On to the brewing. Make sure it’s a busy day in the neighborhood and invite a friend over to be your “assistant to the brewmaster” (use that exact title.) If you’re feeling confident don some lederhosen, but at the very least you should accessorize with a traditional Bavarian alpine hat, it has a short brim and we all understand the importance of that. Setup your brewstand somewhere in the middle of your driveway and make sure that no trees or shrubs block the view from the intrigued onlookers. We’re going to keep it simple today with a partial mash extract batch. Don’t use your usual 6.5 gallon stainless steel brewkettle, use the smallest pot in your apartment. (Of course you live in an apartment, mortgages are for slaves.) Your brewstand should be nothing much more than a coleman camp grill. Steep your specialty grains in an actual tea bag. With this small of a batch it would be easy to overdo the 40L caramel malt. Once you’ve steeped at 162F for at least 40 minutes, bring the now wort up to 212F for your liquid malt extract and bittering hop addition. As with the specialty grain, you need to go light on the hops. Two individual cascade hops should be good here. Boil for 45 minutes, stirring occasionally with your no doubt self-whittled hickory mash paddle. Turn the heat up to encourage a few hot breaks to coagulate proteins. Next, add your flavoring hop and wait another 10 minutes. Finally, add your aroma hop and rest. Extra points if you build a tiny immersion wort chiller to get the wort down to 70F quickly, but you can just add some cold water and probably will go this route because most of your wort from this pico-brew has boiled off. Pitch some obscure yeast strain that nobody has heard of.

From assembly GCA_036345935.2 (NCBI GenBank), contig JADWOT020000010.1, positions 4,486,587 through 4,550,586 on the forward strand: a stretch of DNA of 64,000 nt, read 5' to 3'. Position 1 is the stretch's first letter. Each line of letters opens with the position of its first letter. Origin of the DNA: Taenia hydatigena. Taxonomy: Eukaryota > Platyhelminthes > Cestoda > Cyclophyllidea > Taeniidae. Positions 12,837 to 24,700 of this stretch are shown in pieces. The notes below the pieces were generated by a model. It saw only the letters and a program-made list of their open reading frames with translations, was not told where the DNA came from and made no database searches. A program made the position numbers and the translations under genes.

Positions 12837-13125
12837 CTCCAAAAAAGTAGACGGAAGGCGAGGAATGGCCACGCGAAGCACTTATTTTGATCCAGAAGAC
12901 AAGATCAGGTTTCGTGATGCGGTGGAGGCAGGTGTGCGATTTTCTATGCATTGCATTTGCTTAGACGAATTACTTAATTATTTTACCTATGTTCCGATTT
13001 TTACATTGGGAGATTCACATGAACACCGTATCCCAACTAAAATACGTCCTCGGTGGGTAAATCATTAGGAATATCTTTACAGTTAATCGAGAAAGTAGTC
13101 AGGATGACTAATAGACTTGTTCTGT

After brew day let it ferment for about three weeks and plan a tiny food party. If you took our advice and already did that (kudos) fear not; just send a pigeon to Ike, Theo, and Matilda inviting them to your house for a sampling. When they arrive have the pint/secondary fermentation vessel in the center of your reclaimed wood coffee table along with four shot glasses. Before you uncork (never cap) your pico-brew explain the benefits of smaller batch sizes and educate them on the metric prefix scale and be sure that they know pico denotes 0.000000000001 the size of the typical macrobrew batch. Speaking of that, it’s nowhere near ready to drink, but you could use this event as an opportunity to show off your macrobrew cellar. Pour each guest a 3oz serving and allow it to breathe. Note the head retention. As you bring your masterpiece to you lips inhale sharply through your nose. Swish it around a bit like a seasoned taster and comment on the fruity esters from the Belgian yeast strain and the noble hop profile. Look around at your guests, satisfied, and remark “for me, anything more than a 3oz serving cuts into the appreciation of the craft.” They will eagerly nod in agreement and probably say something using the phrase “right-size” and the word “mouthfeel,” even if they don’t know why.